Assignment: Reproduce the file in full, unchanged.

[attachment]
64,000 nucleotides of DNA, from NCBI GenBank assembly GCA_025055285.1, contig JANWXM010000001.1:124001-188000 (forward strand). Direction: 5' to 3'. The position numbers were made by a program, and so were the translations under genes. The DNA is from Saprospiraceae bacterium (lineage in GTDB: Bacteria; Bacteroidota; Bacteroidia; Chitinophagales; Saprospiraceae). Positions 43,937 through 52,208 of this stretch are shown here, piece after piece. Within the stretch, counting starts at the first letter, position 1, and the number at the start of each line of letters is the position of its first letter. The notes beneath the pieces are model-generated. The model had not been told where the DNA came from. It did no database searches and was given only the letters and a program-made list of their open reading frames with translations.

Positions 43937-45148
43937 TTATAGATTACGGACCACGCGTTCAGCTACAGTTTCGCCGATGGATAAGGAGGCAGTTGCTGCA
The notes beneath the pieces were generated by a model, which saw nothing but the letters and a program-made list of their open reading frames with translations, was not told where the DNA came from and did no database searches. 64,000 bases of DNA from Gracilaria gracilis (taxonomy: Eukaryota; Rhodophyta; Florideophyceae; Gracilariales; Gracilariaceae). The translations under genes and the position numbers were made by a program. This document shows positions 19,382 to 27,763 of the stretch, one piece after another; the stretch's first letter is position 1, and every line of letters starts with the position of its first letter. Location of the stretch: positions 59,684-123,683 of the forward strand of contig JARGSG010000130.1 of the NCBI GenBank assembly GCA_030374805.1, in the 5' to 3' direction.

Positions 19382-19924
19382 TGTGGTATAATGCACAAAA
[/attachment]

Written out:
64,000 nucleotides of DNA, from NCBI GenBank assembly GCA_025055285.1, contig JANWXM010000001.1:124001-188000 (forward strand). Direction: 5' to 3'. The position numbers were made by a program, and so were the translations under genes. The DNA is from Saprospiraceae bacterium (lineage in GTDB: Bacteria; Bacteroidota; Bacteroidia; Chitinophagales; Saprospiraceae). Positions 43,937 through 52,208 of this stretch are shown here, piece after piece. Within the stretch, counting starts at the first letter, position 1, and the number at the start of each line of letters is the position of its first letter. The notes beneath the pieces are model-generated. The model had not been told where the DNA came from. It did no database searches and was given only the letters and a program-made list of their open reading frames with translations.

Positions 43937-45148
43937 TTATAGATTACGGACCACGCGTTCAGCTACAGTTTCGCCGATGGATAAGGAGGCAGTTGCTGCA
The notes beneath the pieces were generated by a model, which saw nothing but the letters and a program-made list of their open reading frames with translations, was not told where the DNA came from and did no database searches. 64,000 bases of DNA from Gracilaria gracilis (taxonomy: Eukaryota; Rhodophyta; Florideophyceae; Gracilariales; Gracilariaceae). The translations under genes and the position numbers were made by a program. This document shows positions 19,382 to 27,763 of the stretch, one piece after another; the stretch's first letter is position 1, and every line of letters starts with the position of its first letter. Location of the stretch: positions 59,684-123,683 of the forward strand of contig JARGSG010000130.1 of the NCBI GenBank assembly GCA_030374805.1, in the 5' to 3' direction.

Positions 19382-19924
19382 TGTGGTATAATGCACAAAA